Aristotle objects to the very name of paradigm, asserting that it is metaphorical; and he is much more hostile to the dogma which introduces ideas, and particularly to that of animal itself, as is evident from what he says in his Metaphysics. And it appears, that this man is not so averse to any of the dogmas of Plato as he is to the hypothesis of ideas; not only in his Logical Treatises calling ideas sonorous trifles, but also in his Ethics contending against the existence of the good itself. In his Physics, likewise, he does not think it proper to refer the generations of things to ideas: for he says this in his Treatise on

p. 3

[paragraph continues] Generation and Corruption. And this his hostility to the doctrine of ideas * is much more apparent in his Metaphysics; because the discussion there is concerning principles: for there he adduces numerous arguments against ideas, in the beginning, middle, and end of that treatise. In his Dialogues, also, he most manifestly exclaims, that he cannot assent to this dogma, though some one may think that he speaks against it for the purpose of contention.

___________________

The maker always existing, that which is generated by him likewise always exists. For either God does not always make; or, he indeed always makes, but the universe is not always generated; † for, he always makes, and the universe is always generated. But if God does not always make, he will evidently be [at a certain time] an efficient in capacity, and again an efficient in energy, and he will be an imperfect Demiurgus, and indigent of time. I f, however, he always makes, but the

p. 4

universe is generated at a certain time, an impossibility will take place. For when that which makes is in energy, that which is generated will also be generated in energy. Both, therefore, exist always; the one being generated, and the other producing perpetually.

The world is always fabricated; and as the Demiurgus fabricated always, and still fabricates, so likewise the world is always fabricated, and now rising into existence, was generated, and, having been made, is always generated [or becoming to be]; so that the world is always fabricated. And as the Demiurgus always did fabricate, and still fabricates, so the world was always and is fabricated; and while it is becoming to be, was generated, and having been generated, is always generated.

Proclus assents to what is said by Aristotle concerning the perpetuity of the world; but he says it was not just in him to accuse Plato. For to be generated, does not signify, with Plato, the beginning of existence, but a subsistence in perpetually becoming to be. For the natures which are established above time, and which are eternal, have the whole of their essence and power, and the perfection of their energy, simultaneously present. But every thing which is in time has not its proper life collectively and at once present. For whatever is in time, though it should be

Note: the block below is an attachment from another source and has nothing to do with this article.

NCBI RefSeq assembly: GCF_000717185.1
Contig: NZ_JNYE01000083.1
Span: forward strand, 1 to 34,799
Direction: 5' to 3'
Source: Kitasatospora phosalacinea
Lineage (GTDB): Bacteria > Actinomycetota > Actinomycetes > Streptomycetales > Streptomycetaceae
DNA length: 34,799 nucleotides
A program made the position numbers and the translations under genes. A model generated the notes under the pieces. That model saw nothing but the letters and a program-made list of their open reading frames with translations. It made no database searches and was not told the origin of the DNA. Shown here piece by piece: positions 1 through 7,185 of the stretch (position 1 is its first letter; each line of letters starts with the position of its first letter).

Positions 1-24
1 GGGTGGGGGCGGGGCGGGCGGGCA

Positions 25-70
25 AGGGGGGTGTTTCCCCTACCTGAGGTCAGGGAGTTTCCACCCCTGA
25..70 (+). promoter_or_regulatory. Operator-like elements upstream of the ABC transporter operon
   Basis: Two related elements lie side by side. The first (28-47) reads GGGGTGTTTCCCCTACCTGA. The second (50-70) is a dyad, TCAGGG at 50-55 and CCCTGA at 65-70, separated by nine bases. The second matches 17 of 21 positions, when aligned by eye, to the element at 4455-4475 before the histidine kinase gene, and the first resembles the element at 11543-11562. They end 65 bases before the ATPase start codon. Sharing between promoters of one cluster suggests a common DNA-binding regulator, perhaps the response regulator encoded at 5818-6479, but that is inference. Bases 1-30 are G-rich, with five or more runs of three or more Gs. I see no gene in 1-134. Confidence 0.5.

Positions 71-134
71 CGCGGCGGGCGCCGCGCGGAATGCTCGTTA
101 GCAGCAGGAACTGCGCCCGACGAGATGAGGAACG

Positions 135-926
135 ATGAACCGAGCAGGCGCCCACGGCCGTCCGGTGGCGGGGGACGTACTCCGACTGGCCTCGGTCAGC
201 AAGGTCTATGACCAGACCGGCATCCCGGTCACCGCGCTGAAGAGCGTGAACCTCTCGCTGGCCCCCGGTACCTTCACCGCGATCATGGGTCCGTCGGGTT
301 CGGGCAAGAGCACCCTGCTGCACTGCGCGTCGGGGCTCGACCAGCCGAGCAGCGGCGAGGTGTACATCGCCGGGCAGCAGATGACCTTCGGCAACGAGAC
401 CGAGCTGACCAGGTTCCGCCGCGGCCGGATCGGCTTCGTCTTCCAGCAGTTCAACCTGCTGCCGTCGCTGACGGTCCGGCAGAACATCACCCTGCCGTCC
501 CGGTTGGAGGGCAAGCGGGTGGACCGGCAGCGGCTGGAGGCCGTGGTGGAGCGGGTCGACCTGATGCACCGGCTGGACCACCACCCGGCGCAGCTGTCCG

p. 5

extended to an infinite time, has an existence at a certain time. For that portion of being which it possesses exists in a certain time. For time is not [wholly] present at once; but is generated infinitely, and was not produced at a certain period in the past time. The universe, therefore, was thus generated, as not having a subsistence such as that of eternal beings, but as that which is generated, or becoming to be, through the whole of time, and always subsisting at a certain time, according to that part of time which is present. And again, the universe was generated, as not being the cause to itself of its existence, but deriving its subsistence from some other nature, which is the fourth signification of a generated essence; I mean that which has a cause of its generation.

But if Timæus [in Plato] calls the world a God which will be at a certain time (for perhaps this may give disturbance to some), and induce them to ask whether he gives to the world a generation in a part of time? For the once, or at a certain time, must be admitted by us to be a certain part of time. To this we reply, that every thing which is in time, whether in an infinite or in a finite time, will always exist at a certain time. For whatever portion of it may be assumed, this portion is in a certain time. For the whole of time

p. 6

does not subsist at once, but according to a part. If, therefore, any thing is in tine, though it should be extended to an infinite time, it has indeed an existence at a certain time. But it is generated, or becoming to be, to infinity, and is always passing froth an existence at one time * to an existence at another. And it was at a certain time, and is at a certain time, and will be at a certain time. † This existence too, at a certain time, is always different. The world, however, when it exists at a certain time, has a no less [continued] existence. Hence that which has its hypostasis in a part of time, at a certain time is becoming to be, and at a certain time is, and at a certain time will be. But that which exists in every time [or for ever] is

p. 7

indeed at a certain time, but is always generated, or becoming to be; and in perpetually becoming to be, imitates that which always is.